Additionally, in-house counsel must protect the company’s trade secrets and other important information. Employers have an interest in ensuring that employees do not electronically communicate confidential or proprietary company information to third parties. Prohibited conduct typically includes workers emailing client information to others in the industry or posting company financial information on their Facebook pages. A 2009 American Management Association/ePolicy survey found that 14 percent of employees admitted to emailing confidential or proprietary information about their employer, its people, products and services to outside parties. Another 14 percent admitted to sending third parties potentially embarrassing or confidential company emails that were intended strictly for viewing within the company.
In-house counsel also should be concerned about the impact of employee communications on company culture. Employees commonly use electronic media to voice their gripes about supervisors and co-workers, something that can undermine management authority or harm a business’ culture. Simply put, social media is not the appropriate vehicle for employee complaints. An employee criticizing a manager on a Facebook page for the world to see undermines that manager’s authority if the company does not address the post. The legal department should encourage employees to utilize the company’s open-door policies, which allow workers to express their concerns in a professional and private setting, giving management the ability to address that concern expeditiously and effectively.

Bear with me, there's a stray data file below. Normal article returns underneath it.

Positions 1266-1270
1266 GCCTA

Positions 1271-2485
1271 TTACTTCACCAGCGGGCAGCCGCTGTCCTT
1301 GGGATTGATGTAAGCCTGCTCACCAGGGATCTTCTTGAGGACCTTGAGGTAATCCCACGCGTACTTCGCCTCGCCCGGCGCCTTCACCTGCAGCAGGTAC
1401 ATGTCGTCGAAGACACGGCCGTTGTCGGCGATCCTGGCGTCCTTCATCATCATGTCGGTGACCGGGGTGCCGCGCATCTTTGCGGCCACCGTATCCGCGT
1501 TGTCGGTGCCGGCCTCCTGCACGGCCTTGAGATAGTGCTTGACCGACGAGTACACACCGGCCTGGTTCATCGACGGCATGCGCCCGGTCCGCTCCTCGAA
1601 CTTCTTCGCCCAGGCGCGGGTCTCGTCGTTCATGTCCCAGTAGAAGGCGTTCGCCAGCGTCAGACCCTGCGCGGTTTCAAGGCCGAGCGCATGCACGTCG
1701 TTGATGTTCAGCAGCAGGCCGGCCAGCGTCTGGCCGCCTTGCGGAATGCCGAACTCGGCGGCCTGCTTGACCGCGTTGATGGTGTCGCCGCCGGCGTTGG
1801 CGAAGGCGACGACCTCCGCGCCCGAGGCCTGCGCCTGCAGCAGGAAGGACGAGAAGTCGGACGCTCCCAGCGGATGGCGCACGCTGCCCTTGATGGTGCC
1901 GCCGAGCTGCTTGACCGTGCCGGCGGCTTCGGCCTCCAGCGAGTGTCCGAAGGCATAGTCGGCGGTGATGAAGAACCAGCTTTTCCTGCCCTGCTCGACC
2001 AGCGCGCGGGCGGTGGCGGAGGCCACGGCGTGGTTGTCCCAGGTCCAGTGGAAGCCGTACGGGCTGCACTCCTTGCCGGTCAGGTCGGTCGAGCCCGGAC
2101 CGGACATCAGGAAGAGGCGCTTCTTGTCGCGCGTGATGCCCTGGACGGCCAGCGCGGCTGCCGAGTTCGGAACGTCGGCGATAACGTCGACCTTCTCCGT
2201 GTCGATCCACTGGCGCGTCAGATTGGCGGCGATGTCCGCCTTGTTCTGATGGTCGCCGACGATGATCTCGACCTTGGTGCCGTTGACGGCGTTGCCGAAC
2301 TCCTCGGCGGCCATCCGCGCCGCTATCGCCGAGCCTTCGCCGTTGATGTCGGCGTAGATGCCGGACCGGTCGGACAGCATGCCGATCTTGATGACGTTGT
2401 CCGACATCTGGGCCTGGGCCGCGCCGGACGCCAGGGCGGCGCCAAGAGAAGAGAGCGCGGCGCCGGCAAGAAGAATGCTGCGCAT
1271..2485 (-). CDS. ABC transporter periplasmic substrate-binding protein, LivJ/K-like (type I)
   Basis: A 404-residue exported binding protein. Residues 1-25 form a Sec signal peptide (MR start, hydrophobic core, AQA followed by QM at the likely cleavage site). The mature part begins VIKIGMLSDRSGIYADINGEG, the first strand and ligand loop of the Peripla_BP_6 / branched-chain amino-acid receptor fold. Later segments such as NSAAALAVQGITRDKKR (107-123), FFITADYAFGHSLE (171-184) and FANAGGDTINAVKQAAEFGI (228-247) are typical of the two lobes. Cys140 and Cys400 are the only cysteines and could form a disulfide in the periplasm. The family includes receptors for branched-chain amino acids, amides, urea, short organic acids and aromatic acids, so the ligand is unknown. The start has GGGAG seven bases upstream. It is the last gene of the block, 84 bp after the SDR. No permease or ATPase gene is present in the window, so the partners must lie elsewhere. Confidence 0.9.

Just because messaging takes place after hours or outside of work does not prevent management from taking action with respect to that communication. The legal and cultural implications of messaging about other workers or management make it incumbent on employers to be aware of such communications, even those made outside of work. Simply put, the company still can be liable for employee conduct outside the workplace that violates the employment laws. For example, just because a manager texts a sexually explicit message to a subordinate on the weekend does not exempt that manager from discipline for that conduct.